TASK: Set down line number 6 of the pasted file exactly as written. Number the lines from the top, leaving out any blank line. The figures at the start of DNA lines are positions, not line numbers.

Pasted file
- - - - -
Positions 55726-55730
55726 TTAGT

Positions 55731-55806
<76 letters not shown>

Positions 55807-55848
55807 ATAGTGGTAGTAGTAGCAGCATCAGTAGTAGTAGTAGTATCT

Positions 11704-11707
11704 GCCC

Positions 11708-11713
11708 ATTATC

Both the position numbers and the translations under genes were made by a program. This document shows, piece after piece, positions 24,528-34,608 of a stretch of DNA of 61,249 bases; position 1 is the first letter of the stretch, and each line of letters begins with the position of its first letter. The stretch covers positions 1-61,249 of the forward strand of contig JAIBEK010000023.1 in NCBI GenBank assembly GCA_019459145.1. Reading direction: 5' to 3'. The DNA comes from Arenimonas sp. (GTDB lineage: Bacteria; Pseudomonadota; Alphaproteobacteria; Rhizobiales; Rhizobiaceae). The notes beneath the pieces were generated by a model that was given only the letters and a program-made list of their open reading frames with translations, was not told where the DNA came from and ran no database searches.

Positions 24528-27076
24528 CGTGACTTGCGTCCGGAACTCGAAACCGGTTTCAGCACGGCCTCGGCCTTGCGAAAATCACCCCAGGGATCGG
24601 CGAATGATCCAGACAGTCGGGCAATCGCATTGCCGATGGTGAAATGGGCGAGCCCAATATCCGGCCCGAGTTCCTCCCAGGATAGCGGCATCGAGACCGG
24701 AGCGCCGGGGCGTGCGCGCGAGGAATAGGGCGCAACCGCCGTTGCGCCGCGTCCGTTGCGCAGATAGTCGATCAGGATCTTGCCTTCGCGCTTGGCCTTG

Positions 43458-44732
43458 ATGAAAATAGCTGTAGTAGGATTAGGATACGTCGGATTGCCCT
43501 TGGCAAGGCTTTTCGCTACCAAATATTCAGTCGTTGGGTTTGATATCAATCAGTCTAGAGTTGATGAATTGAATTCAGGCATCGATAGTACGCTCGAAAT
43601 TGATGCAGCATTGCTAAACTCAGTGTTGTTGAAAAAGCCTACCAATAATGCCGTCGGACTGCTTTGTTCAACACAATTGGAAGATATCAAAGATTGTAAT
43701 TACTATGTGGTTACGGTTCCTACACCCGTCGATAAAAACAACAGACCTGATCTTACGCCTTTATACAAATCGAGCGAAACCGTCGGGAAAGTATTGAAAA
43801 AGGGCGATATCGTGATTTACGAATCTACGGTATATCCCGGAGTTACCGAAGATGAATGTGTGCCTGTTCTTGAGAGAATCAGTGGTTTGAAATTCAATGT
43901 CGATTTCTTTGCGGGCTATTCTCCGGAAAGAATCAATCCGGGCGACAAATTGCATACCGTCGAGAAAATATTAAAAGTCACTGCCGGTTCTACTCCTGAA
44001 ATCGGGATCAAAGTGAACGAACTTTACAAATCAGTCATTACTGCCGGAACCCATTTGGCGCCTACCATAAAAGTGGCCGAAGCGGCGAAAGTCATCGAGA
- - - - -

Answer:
55807 ATAGTGGTAGTAGTAGCAGCATCAGTAGTAGTAGTAGTATCT